34 Superb Greg Mckeown Quotes

Greg McKeown is a public speaker, business consultant, and founder and CEO of THIS, Inc. As a leadership and strategy design agency in Silicon Valley, McKeown has dedicated his professional career to helping others find more meaning and purpose in a life surrounded by success. To aid in understanding McKeown’s fundamental values, check out these great Greg McKeown quotes.

“Discern the vital few from the trivial Many.”

“Done right, a strategic intent is really one decision that makes 1,000 decisions.”

“Essentialism is not about how to get more things done, it’s about how to the get the right things done. It doesn’t mean just doing less for the sake of less either. It is about making the wisest possible investment of your time and energy in order to operate at our highest point of contribution by doing only what is essential.”

“Essentialism: only once you give yourself permission to stop trying to do it all, to stop saying yes to everyone, can you make your highest contribution towards the things that really matter.”

“I think we are in a non-essentialist bubble—everything seems important—so of course nothing is.”

“I think we’ve been oversold the value of more and undersold the value of less.”


“I’d rather be honest and lose than be dishonest and win.”

“If I didn’t already own this, how much would I spend to buy it?”

“If it isn’t a clear yes, then it’s a clear no.”

“In a reverse pilot you test whether removing an initiative or activity will have any negative consequences.”

“It is about making the wisest possible investment of your time and energy in order to operate at our highest point of contribution by doing only what is essential.”

“Just because I was invited didn’t seem a good enough reason to attend.”

“Less but better.”

“One of the best ways to seed an opportunity is to allow someone to discover the opportunity for him- or herself.”

“Play stimulates the parts of the brain involved in both careful, logical reasoning and carefree, unbound exploration.”

“Remember that if you don’t prioritize your life someone else will.”

“Sleep will enhance your ability to explore, make connections, and do less but better throughout your waking hours.” ”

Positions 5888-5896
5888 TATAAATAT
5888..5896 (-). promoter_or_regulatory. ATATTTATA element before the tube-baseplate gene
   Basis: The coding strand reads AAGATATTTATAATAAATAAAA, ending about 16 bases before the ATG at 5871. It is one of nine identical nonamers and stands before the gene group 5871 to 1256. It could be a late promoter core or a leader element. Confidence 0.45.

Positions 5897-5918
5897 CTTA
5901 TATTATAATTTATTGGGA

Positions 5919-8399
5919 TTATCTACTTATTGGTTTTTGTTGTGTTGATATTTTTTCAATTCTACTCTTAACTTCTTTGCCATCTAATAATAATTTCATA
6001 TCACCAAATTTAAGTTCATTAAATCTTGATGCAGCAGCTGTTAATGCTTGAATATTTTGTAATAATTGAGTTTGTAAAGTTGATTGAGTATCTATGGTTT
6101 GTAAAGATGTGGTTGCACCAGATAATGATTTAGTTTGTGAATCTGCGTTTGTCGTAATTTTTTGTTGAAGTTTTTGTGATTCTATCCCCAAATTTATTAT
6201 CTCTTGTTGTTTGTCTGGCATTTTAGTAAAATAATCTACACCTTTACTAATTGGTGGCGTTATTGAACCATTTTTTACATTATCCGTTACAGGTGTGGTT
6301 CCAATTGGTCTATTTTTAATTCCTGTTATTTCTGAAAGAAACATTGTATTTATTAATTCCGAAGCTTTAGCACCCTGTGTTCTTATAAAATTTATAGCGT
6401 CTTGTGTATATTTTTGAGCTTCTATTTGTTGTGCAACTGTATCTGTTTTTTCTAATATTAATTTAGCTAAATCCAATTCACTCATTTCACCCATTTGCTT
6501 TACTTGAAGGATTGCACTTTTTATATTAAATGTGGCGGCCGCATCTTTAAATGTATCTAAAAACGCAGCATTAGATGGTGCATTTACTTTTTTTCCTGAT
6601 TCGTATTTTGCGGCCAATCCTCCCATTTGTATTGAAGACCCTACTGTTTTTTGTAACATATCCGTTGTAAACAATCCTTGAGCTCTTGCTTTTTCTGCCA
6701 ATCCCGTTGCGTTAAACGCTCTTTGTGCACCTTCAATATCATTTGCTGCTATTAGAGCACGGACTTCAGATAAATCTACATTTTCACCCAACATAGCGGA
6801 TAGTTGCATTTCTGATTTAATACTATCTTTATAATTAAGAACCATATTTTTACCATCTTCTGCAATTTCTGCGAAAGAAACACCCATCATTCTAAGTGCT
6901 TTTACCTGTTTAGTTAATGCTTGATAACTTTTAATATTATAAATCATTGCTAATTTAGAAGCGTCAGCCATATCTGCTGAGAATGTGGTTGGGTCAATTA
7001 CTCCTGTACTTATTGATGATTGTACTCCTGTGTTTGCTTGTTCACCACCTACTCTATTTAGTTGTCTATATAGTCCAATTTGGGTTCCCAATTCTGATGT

“Take a deep breath. Get present in the moment and ask yourself what is important this very second.”

“The ability to choose cannot be taken away or even given away-it can only be forgotten.”

“The best asset we have for making a contribution to the world is ourselves. If we underinvest in ourselves…we damage the very tool we need to make our highest contribution.”

“The pursuit of success can be a catalyst for failure. Put another way, success can distract us from focusing on the essential things that produce success in the first place.”

“The way of the Essentialist means living by design, not by default. Instead of making choices reactively, the Essentialist deliberately distinguishes the vital few from the trivial many, eliminates the nonessentials, and then removes obstacles so the essential things have clear, smooth passage. In other words, Essentialism is a disciplined, systematic approach for determining where our highest point of contribution lies, then making execution of those things almost effortless.

“The word priority came into the English language in the 1400s. It was singular. It meant the very first or prior thing. It stayed singular for the next five hundred years. Only in the 1900s did we pluralize the term and start talking about priorities. Illogically, we reasoned that by changing the word we could bend reality. Somehow we would now be able to have multiple “first” things.”

“The word priority was singular for 500 years—what does priorities mean—’many many first things.'”

“Their problem is not your problem.”

“There should be no shame in admitting to a mistake; after all, we really are only admitting that we are now wiser than we once were.”

“To discern what is truly essential we need space to think, time to look and listen, permission to play, wisdom to sleep, and the discipline to apply highly selective criteria to the choices we make.”

“Today, technology has lowered the barrier for others to share their opinion about what we should be focusing on. It is not just information overload; it is opinion overload.”

“We can either make our choices deliberately or allow other people’s agendas to control our lives.”

“We often think of choice as a thing. But a choice is not a thing. Our options may be things, but a choice—a choice is an action. It is not just something we have but something we do.”

“We overvalue nonessentials like a nicer car or house, or even intangibles like the number of our followers on Twitter or the way we look in our Facebook photos. As a result, we neglect activities that are truly essential, like spending time with our loved ones, or nurturing our spirit, or taking care of our health.”

“What do I feel deeply inspired by?” and “What am I particularly talented at?” and “What meets a significant need in the world?”

“What if we stopped celebrating being busy as a measurement of importance? What if instead we celebrated how much time we had spent listening, pondering, meditating, and enjoying time with the most important people in our lives?”

“You cannot overestimate the unimportance of practically everything.”

Greg McKeown discusses essentialism. Having experienced success first hand, McKeown states that it can inadvertently lead to professional and personal failure. Understanding what you want and living practically will lead to a more fulfilling success in the long run.